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JC Lee’s Relevance, newly premiered by Manhattan Class Company at the Lucille Lortel Theater, should probably be viewed as a work in progress rather than a finished play. The press performances were postponed a week, and the press rep quietly warned reviewers on their way in that up-to-the-minute rewrites might require the actors to be “on book” for certain scenes — a warning confirmed in performance by a larger-than-usual number of fluffed lines. Clearly, those involved have a bit of uncertainty about what Relevance should say and exactly how to say it.
That’s understandable, since Relevance derives its considerable interest — and its relevance, which is also considerable — from current issues that are touchy almost to the point of explosiveness. Within its taut structure, its four characters — two writers, an academic, and a literary agent — engage in an increasingly heated debate about the validity of their work and the motives behind it, a debate that veers from the personal to the abstract as wildly as a runaway train. We’re not surprised when someone gets thrown off.
Lee’s setting is the annual conference of an (apparently) feminist literary organization, at which the young writer of a new best-seller, Msemaji (Pascale Armand), is to receive the group’s hefty cash prize, the “Angelou Grant,” while one of literary feminism’s reigning icons, Theresa (Jane Houdyshell), will deliver the keynote address and accept the organization’s “Alcott Award” for Lifetime Achievement. (The events of the conference, we’re told, are followable on Twitter under the daintily retro hashtag #litladies.) The opening scene, a public “dialogue” between the two authors, moderated perkily by Kelly (Molly Camp), one of the conference’s organizers, makes clear that there’s no love lost between the reigning and the rising star, though the latter at least goes through the motions of showing respect. The former, for her part, weighs in sententiously on the younger generation’s shortcomings, while cutting off Msemaji’s attempts to speak to boot.
A subsequent scene between Theresa and David (Richard Masur), her longtime agent and onetime lover, reveals some of the sources of Theresa’s hostility. She believes that Msemaji’s super-best-seller, Grace and Virtue, is specious, and the author herself “a fake,” a privileged rich girl who has changed her name and concealed her comfortable origins to claim solidarity with women not so privileged. Theresa asserts that her own breakthrough novel, The Fired Veil, was, in contrast, a more truthful matter. (It’s unclear whether Grace and Virtue, which apparently deals with, among other things, the experience of being raped at a fraternity party, is a memoir or a novel, a vagueness that doesn’t help Lee’s narrative stay lucid.) In a subsequent scene, Msemaji will offer an analysis of The Fired Veil that, while still couched in terms of respectful praise, will convey an equally negative view of Theresa’s implied message.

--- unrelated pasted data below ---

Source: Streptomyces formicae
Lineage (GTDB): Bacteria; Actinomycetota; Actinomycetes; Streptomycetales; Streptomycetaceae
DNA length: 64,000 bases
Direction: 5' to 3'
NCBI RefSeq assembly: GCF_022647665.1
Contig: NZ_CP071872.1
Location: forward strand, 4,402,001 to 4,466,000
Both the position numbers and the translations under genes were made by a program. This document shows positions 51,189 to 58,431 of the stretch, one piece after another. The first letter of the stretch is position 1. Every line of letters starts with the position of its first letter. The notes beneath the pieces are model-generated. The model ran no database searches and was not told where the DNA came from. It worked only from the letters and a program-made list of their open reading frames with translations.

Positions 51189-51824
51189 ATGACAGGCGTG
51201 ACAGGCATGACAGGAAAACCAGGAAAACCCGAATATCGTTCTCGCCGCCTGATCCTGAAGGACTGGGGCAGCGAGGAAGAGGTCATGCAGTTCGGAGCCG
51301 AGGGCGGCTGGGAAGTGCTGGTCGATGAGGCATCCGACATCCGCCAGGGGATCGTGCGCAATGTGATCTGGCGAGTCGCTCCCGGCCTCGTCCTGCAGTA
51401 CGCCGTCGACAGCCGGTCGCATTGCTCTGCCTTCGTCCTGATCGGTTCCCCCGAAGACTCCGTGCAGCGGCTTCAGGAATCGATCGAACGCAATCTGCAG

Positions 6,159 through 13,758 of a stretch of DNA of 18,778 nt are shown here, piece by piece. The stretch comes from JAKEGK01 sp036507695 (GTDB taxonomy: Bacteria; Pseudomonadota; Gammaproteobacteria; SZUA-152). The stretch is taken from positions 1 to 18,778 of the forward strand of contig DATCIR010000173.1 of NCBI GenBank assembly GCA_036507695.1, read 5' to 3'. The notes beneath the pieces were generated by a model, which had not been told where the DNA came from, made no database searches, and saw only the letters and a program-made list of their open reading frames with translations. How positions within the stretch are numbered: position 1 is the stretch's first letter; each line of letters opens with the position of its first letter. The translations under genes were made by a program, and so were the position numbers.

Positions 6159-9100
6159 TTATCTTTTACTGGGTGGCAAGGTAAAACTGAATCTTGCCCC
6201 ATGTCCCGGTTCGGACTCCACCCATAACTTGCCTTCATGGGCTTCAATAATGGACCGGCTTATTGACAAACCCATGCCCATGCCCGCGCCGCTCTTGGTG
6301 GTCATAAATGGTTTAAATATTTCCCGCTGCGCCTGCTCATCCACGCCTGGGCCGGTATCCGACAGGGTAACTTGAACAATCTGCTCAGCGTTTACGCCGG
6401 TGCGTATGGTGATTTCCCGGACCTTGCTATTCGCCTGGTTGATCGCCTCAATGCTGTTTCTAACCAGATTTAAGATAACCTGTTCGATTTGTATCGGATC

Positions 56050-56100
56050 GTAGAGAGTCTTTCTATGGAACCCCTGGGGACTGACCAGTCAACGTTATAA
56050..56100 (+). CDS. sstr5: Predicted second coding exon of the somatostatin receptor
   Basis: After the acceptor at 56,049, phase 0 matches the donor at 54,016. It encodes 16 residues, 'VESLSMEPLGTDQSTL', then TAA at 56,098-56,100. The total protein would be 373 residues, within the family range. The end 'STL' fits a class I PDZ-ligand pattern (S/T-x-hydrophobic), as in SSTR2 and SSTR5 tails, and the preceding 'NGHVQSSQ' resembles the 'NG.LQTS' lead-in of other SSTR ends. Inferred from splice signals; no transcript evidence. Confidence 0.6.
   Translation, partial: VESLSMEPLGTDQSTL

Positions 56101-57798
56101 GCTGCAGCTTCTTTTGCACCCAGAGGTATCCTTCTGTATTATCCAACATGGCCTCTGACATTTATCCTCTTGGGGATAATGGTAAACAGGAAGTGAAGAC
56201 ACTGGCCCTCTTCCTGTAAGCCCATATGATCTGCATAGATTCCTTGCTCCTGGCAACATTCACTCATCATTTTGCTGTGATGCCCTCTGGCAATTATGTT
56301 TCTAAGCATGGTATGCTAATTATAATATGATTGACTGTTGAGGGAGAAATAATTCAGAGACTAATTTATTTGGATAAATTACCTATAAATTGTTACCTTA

Clearly, a complex web of motives is building up on each side, and each successive scene, supplying more information, only makes the web seem that much more tangled. Lee shows us, compassionately, that history has dealt Theresa, for all her strength and high principles, a trickier hand, making her feel compelled, in effect, to defend a static position in a changing world: She is white, older, and stung by the understandable envy of a former big name for this year’s hot young literary celeb. In the private conversations the four share in various combinations, imputations of racism are for the most part gingerly avoided, but the possibility that it has a share in both women’s dislike, and particularly in Theresa’s, hovers always just below the script’s crackling surface.